Meyer's analysis of modern Western imperialism inspires not only further historical inquiry but ends on an optimistic note. Our hope lies in a newfound seriousness with which his book should be read in the United States before more disasters like Iraq are forced upon the world, not to speak of the Americans themselves, by an irresponsible military-industrial complex and its conservative leadership. "What is to be done?" asks Meyer before coming up with practicable solutions to America's self-inflicted problems. The book ends with a quote from a speech by John F. Kennedy, made in 1961, which states that "there cannot be an American solution to every world problem" (p. 214). In Meyer's view this position vindicates the "decent respect for the opinion of mankind promised in America's birth certificate" (p. 214).

Americans need to develop a new curiosity and knowledge about a world their current leaders want to subjugate. They must invoke their rich anti-colonial legacy to discover and assert the freedoms and liberties nurtured by their forefathers. They should listen to others. Only when Washington respects the fact that a similar democracy is also desired by countless millions across the globe will peace have a chance. The policy implications of this realization are mentioned in the book. First, Washington should help the United Nations, instead of undermining it as some imperialist powers did to the League of Nations before 1939. Second, and here the volume's references to Franklin Roosevelt's transformation from an imperialist into a responsible statesman come to mind, no harm will result from accepting mistakes and learning from them. The alternative to this was exemplified in Iran where America practiced an arrogant indirect rule (1953–79). Why did this rule end in a violent religious revolution? "The underlying blame rests on the tendency of successive administrations, Democratic and Republican, to treat an ancient and resentful country as if it were a satrapy, employing the methods of indirect rule long practiced in the Caribbean and Central America. The relationship found its galling symbol in the virtual cantonments inhabited by U.S. military and civilian personnel, who were immune to local laws. In Iranian eyes, for over a generation, Americans exercised power without responsibility, in the process dissipating a heritage of goodwill by seeming to prove that Washington was little different from London or Moscow" (p. 82). It is difficult to find fault with a work as true as this. The conviction of the author's argument and the common sense pervading his descriptions of numerous inhuman imperialist blunders makes it impossible for you to put down the book once you have started reading it. Mostly racy, at times terse, devoid of jargon and lucid — in sum a feast of carefully marshaled facts and interpretation to be relished equally by the historian and lay reader alike. Hopefully the American public will be influenced in ever increasing numbers by such theses on imperialism and correct the course of Washington's domestic, foreign and military policies before it is too late for all of us.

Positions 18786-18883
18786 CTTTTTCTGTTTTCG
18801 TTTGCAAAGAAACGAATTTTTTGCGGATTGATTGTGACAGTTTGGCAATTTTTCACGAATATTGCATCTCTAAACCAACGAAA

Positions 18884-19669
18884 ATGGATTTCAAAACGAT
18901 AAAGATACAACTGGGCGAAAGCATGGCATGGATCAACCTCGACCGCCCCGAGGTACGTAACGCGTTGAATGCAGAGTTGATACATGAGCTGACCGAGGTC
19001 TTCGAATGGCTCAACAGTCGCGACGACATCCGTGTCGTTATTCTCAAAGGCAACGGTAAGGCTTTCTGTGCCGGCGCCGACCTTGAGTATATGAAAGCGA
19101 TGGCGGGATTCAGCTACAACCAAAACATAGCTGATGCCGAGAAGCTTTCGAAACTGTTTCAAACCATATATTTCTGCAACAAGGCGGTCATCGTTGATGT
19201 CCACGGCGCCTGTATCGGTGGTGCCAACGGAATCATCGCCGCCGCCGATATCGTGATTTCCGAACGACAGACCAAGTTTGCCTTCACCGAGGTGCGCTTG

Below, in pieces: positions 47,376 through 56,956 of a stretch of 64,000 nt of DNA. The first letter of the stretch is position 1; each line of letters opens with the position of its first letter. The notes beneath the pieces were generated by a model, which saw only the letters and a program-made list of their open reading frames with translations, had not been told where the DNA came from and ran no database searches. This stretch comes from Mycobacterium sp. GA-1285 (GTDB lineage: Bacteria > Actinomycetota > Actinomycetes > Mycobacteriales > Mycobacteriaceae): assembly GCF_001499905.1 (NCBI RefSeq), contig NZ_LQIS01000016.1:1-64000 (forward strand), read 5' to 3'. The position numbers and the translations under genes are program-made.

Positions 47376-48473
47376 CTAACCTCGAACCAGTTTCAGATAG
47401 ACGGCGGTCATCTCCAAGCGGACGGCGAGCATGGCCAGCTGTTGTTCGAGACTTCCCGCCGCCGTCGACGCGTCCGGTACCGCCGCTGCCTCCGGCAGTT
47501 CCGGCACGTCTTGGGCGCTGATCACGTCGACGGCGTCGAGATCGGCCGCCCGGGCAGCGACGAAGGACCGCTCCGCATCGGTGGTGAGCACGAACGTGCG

[Anirudh Deshpande, Centre for Contemporary Studies, Nehru Memorial Museum & Library, New Delhi.]